Low-Income and Low-Skilled Workers Involvement in Nonstandard Employment. What are the different types of alternative work arrangements?

10/01/2001

Alternative work arrangements are defined by the nature of the hiring arrangement between the worker and the employer.(17) The work provided by temporary help agencies is one example of these arrangements, while others include independent contractors, on-call workers and contract company workers. These are quite different types of work: for example, independent contractors might be real estate agents or freelance writers, while on-call workers include nurses, substitute teachers, and construction workers, and contract company workers include building security and cleaning workers and some computer programmers.(18)

It is worth examining the definition of temporary service work in more detail, both because it is quite complex and because it will be the focus of this report. The complexity is apparent in the conflicting estimates that come from worker-based surveys (the Current Population Survey (CPS)) and establishment-based surveys (the Current Employment Statistics survey (CES) and the Occupational Employment Statistics (OES) survey). In the CPS temporary help agency workers are those workers who said their job was temporary and answered affirmatively to the question, "Are you paid by a temporary help agency?" Workers who said their job was not temporary and answered affirmatively to the question, "Even though you told me your job was not temporary, are you paid by a temporary help agency?" are also included in the estimate of temporary help agency workers.(19) According to 1999 CPS data, approximately 1.2 million workers--about one percent of all workers--were temporary help agency workers. This estimate includes both workers placed by the temporary agency and a small amount of permanent full-time staff of these agencies--estimated to be about 3.2 percent of all workers employed by a temporary agency.(20)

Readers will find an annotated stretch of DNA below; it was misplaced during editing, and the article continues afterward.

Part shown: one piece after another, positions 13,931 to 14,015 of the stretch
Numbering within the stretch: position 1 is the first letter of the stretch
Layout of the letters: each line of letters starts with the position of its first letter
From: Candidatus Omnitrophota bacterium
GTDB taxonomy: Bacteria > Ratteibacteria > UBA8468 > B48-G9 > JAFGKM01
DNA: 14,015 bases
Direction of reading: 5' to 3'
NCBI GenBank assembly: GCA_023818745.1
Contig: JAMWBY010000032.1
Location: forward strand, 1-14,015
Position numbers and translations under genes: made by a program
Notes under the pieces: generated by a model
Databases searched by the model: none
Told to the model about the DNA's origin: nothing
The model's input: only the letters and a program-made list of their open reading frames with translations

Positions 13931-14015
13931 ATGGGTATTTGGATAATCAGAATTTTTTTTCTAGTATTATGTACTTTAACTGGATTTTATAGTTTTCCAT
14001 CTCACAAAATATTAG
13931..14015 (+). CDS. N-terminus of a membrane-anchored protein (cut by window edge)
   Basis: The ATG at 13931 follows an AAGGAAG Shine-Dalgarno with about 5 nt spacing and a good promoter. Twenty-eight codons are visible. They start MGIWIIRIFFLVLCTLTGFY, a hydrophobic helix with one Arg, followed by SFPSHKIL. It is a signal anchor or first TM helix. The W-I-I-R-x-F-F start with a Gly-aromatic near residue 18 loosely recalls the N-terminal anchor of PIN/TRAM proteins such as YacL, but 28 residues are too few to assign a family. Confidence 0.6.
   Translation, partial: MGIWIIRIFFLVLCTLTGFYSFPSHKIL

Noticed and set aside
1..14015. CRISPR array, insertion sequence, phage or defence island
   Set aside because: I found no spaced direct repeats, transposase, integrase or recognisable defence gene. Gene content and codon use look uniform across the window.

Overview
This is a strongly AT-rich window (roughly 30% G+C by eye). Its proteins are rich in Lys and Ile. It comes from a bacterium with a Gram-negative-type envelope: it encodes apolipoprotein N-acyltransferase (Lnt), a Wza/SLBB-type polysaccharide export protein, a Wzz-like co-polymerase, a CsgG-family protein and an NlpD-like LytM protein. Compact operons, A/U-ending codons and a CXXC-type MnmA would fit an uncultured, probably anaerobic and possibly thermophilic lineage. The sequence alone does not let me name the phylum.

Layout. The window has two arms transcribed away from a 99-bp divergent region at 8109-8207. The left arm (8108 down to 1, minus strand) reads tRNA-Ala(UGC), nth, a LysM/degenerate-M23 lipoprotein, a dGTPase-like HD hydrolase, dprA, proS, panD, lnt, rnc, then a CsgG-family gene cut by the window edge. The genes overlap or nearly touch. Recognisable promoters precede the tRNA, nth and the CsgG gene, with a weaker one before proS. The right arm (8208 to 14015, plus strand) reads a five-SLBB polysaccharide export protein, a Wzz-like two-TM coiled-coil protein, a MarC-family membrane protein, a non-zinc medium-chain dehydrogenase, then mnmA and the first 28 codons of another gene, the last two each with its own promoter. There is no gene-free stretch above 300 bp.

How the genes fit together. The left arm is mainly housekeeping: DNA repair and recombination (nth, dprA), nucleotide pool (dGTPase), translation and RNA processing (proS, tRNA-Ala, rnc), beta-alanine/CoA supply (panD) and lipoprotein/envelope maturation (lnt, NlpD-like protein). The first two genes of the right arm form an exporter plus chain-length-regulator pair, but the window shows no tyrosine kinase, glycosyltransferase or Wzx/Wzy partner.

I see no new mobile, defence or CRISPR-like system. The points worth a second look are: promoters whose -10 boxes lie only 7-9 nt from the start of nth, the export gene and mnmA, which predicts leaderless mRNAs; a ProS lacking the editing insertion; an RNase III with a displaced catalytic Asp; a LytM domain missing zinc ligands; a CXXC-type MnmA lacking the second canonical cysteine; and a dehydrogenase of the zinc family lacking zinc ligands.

In establishment-based surveys, such as the CES, the measure refers to the temporary help agency workers using the Standard Industrial Classification (SIC) code 7363--help supply services. Thus, while the CPS surveys people the CES surveys firms and, thus, counts the total number of temporary help services jobs. The help supply services code includes: "Establishments primarily engaged in supplying temporary or continuing help on a contract or fee basis. The help supplied is always on the payroll of the supplying establishments, but is under the direct or general supervision of the business to whom the help is furnished."(21) Thus, help supply services include employee leasing services workers and permanent staff at temporary help agencies as well as temporary help service workers. Because workers in employee leasing firms are not likely to resemble other agency temporaries, the presence of these firms within this classification makes comparisons using these data less reliable.(22)

Finally, it is worth noting that not all alternative work arrangements are transitory in nature. In fact, the Bureau of Labor Statistics makes a clear distinction between contingent work and alternative work arrangements, defining the former as: "Contingent work is any job in which an individual does not have an explicit or implicit contract for long-term employment or one in which the minimum hours worked can vary in a nonsystematic manner."(23) The difference is evident in an examination of Table 2.1 which indicates that although the majority of contingent workers are in alternative work arrangements, a small percentage of contingent workers are in traditional work arrangements, ranging from 3.2 to 3.6 percent from 1995 to 1999. Within the alternative work arrangement category there is substantial variation: independent contractors resemble workers in traditional arrangements and temporary help agency workers are at the other end of the spectrum.

Table 2.1
Number and Percentage of Employed Workers in Alternative and Traditional Work Arrangements by Contingent(a) and Noncontingent(b) Status, February 1995, 1997, 1999 (In thousands)
Arrangement 1995 1997 1999
Contingent Noncontingent Contingent Noncontingent Contingent Noncontingent
With alternative arrangements: Number % Number % Number % Number % Number % Number %
  • Independent contractors
316 3.8% 7,993 96.2% 296 3.5% 8,160 96.5% 239 2.9% 8,008 97.1%
  • On-call workers
792 38.1% 1,286 61.9% 533 26.7% 1,463 73.3% 569 28.0% 1,463 72.0%
  • Temporary help agency workers
785 66.5% 396 33.5% 738 56.8% 562 43.2% 664 55.9% 524 44.1%
  • Contract company workers
129 19.8% 523 80.2% 135 16.7% 674 83.3% 155 20.2% 614 79.8%
With traditional arrangements(c) 3,998 3.6% 107,054 96.4% 3,883 3.4% 110,316 96.6% 3,811 3.2% 115,298 96.8%
Total 6,020 4.9% 117,252 95.1% 5,585 4.4% 121,175 95.6% 5,439 4.1% 125,906 95.9%
Source:  Bureau of Labor Statistics.
a.  For this table we use the broadest definition of contingent work which includes workers who do not expect their jobs to last. The self-employed and independent contractors are included if they expect their emploiyment to last for an additional year or less and they had been self-employed or independent contractors for 1 year or less.
b.  Noncontingent workers are those who do not fall into any estimate of contingent workers.
c.  Workers with traditional arrangements are those who do not fall into any of the alternative arrangements categories.